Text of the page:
Step 2 - Identify Your Skills -- Including “Soft Skills”
Once you have a better idea of what kind of career you want, take an assessment of the skills you currently have. Do you know coding? Can you speak two languages? What have coworkers said about you? Are there achievements or distinctions you’ve won in the past?
Often, it’s hard to see what skills you’ve developed in a prior career because they’re soft skills. Soft skills include attributes like having a positive attitude, good written and verbal communication skills, problem solving, teamwork, time management, and being able to work under pressure. Did your last job teach you to prioritize, multi-task, or work as a leader? If so, you’ve developed quite a number of soft skills that are attractive and applicable to nearly any job on the market.
Employers are always on the lookout for soft skills. You can teach someone a computer program they don’t know, but it’s far more difficult to teach something like a positive attitude. In fact, one study found the majority of companies say soft skills are as important as hard skills. When you break down your work experience in terms of soft skills, it’s far easier to show a hiring manager how your experience applies to the job you want.
Step 3 - Volunteer to Get Any Must-Have Career Knowledge
If you’re changing careers, there’s a good chance you won’t have all the knowledge or skills needed for the job you want. Figuring out what skills you need to develop can be as simple as looking at a job board and seeing what qualifications are requested. However, if you need to figure out which qualifications you should prioritize developing, it’s a good idea to talk directly to a hiring manager. They can tell you what skills they feel are essential to the job, and which can be learned as you go.
Making yourself more qualified doesn’t necessarily mean going back to school. Internships and volunteering can be great opportunities for you to show real examples of success. When no internship is formally offered, you may find smaller companies are open to the idea of trading labor for experience, if only you ask. Any step you can take to develop real examples of your success tend to be far more valuable than course credit on a transcript.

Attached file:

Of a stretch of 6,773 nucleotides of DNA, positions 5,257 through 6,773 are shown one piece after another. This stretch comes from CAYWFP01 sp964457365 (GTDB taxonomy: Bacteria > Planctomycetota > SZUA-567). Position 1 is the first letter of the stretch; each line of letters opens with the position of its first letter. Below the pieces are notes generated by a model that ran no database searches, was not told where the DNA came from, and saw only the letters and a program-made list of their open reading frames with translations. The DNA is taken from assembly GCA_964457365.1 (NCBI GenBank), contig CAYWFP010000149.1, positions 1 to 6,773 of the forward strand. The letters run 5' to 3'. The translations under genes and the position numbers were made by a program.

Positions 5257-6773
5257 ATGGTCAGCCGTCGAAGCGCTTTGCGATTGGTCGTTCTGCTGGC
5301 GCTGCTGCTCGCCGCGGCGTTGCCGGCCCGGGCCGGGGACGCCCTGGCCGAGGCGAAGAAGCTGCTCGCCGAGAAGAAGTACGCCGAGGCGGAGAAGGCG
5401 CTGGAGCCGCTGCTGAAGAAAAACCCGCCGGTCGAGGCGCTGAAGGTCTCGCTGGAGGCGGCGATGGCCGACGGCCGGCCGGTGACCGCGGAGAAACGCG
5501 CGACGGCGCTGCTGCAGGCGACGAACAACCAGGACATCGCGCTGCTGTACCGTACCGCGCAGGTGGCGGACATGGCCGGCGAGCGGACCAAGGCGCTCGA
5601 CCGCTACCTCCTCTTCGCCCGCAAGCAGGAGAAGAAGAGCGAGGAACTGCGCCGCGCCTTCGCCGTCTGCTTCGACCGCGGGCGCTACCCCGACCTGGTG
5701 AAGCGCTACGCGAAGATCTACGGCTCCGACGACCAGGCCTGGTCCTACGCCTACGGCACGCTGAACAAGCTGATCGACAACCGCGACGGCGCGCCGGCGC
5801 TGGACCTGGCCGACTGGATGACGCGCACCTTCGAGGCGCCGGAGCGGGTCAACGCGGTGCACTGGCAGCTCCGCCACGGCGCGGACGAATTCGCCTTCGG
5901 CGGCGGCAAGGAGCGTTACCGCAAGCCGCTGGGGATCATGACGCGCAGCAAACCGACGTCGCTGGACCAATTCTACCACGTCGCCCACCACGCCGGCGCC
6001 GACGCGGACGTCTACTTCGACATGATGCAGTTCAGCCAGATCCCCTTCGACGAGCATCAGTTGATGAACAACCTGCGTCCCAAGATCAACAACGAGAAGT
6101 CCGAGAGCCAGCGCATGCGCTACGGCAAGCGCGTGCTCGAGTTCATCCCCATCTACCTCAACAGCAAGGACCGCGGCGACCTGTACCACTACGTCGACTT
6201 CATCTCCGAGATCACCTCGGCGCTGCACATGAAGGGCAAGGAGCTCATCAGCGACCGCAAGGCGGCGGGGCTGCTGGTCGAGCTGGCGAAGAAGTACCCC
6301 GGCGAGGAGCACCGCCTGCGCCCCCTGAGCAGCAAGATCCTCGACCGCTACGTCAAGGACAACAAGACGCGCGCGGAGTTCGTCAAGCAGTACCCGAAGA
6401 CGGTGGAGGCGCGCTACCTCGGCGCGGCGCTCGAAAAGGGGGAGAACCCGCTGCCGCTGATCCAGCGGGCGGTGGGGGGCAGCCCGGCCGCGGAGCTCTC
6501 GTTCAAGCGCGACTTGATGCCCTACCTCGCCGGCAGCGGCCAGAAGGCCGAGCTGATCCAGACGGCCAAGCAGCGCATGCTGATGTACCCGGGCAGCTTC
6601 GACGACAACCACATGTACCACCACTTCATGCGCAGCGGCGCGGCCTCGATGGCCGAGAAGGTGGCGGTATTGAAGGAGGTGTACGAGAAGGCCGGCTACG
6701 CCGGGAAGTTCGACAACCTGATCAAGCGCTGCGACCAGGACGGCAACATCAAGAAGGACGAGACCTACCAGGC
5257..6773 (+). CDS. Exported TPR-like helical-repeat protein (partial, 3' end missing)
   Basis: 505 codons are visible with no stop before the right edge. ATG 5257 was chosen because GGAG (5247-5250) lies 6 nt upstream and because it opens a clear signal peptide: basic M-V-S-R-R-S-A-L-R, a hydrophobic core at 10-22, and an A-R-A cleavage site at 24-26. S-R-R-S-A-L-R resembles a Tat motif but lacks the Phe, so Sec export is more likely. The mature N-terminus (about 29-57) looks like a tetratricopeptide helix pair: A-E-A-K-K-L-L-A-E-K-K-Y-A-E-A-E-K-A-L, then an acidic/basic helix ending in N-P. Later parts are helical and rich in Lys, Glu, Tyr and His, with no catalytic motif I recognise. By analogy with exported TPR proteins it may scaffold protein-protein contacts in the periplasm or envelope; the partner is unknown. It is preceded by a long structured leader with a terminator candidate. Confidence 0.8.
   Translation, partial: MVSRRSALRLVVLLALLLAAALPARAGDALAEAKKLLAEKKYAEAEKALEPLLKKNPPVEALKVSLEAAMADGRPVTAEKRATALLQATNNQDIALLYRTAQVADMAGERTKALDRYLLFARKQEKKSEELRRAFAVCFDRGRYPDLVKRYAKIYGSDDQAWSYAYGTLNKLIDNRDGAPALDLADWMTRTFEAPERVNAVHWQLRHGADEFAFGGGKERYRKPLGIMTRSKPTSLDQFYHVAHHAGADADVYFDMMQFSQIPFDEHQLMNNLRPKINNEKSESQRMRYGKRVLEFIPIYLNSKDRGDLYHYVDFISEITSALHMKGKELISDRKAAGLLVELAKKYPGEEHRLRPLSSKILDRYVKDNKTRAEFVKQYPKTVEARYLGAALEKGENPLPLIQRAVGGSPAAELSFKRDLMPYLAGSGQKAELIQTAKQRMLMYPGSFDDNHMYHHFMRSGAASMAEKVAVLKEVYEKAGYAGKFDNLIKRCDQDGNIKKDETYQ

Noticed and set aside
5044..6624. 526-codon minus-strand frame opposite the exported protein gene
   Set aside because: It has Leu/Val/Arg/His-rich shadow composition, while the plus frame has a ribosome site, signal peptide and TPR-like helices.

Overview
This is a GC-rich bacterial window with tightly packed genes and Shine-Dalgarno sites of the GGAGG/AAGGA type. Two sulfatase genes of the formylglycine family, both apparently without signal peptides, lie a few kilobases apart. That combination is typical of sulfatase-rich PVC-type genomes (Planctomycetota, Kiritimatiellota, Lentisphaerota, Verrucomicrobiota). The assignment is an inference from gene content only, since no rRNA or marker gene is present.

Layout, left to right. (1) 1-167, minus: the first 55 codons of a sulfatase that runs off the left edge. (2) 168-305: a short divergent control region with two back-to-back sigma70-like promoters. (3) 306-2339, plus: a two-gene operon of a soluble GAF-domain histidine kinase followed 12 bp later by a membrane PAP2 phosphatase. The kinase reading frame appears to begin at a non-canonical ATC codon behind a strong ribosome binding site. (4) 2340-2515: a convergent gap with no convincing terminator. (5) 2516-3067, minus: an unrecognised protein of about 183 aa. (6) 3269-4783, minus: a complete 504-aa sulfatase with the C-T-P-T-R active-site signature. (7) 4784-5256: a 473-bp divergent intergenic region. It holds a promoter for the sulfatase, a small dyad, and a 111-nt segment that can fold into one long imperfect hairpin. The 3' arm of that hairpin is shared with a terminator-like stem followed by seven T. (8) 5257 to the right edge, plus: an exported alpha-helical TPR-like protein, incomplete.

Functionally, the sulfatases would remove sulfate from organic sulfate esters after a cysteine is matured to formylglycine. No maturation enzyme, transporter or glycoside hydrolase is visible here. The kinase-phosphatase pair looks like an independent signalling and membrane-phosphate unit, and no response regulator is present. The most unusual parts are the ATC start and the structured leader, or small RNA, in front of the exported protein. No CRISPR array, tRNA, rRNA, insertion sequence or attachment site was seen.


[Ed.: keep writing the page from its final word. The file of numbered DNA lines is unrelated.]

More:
Understand That Career Changes Take Time
When you know where you want to be, it’s only natural to feel a sense of urgency to get there. But a career change can take time, especially if you’re starting near square one in a new industry. You’ll likely want to develop news skills and expand your list of industry contacts before you begin building job experience.
It can be tempting to cut corners, but making the mistake of misrepresenting yourself to employers will only backfire on you. If you don’t have the skills necessary for a job, it will eventually come to light. As a result, you can lose a new job far faster than you found it and make a terrible first impression in your new industry.
Above all, don’t jump into a different job just because you want to escape your current position. More likely than not, you’ll take a pay cut to end up with a job you’re just as unhappy with. Preparing for a new career takes more than a week or two, it’s something you have to dedicate yourself to. You have to put in the time to develop clear goals if you want to safely guide your career from planning to fruition.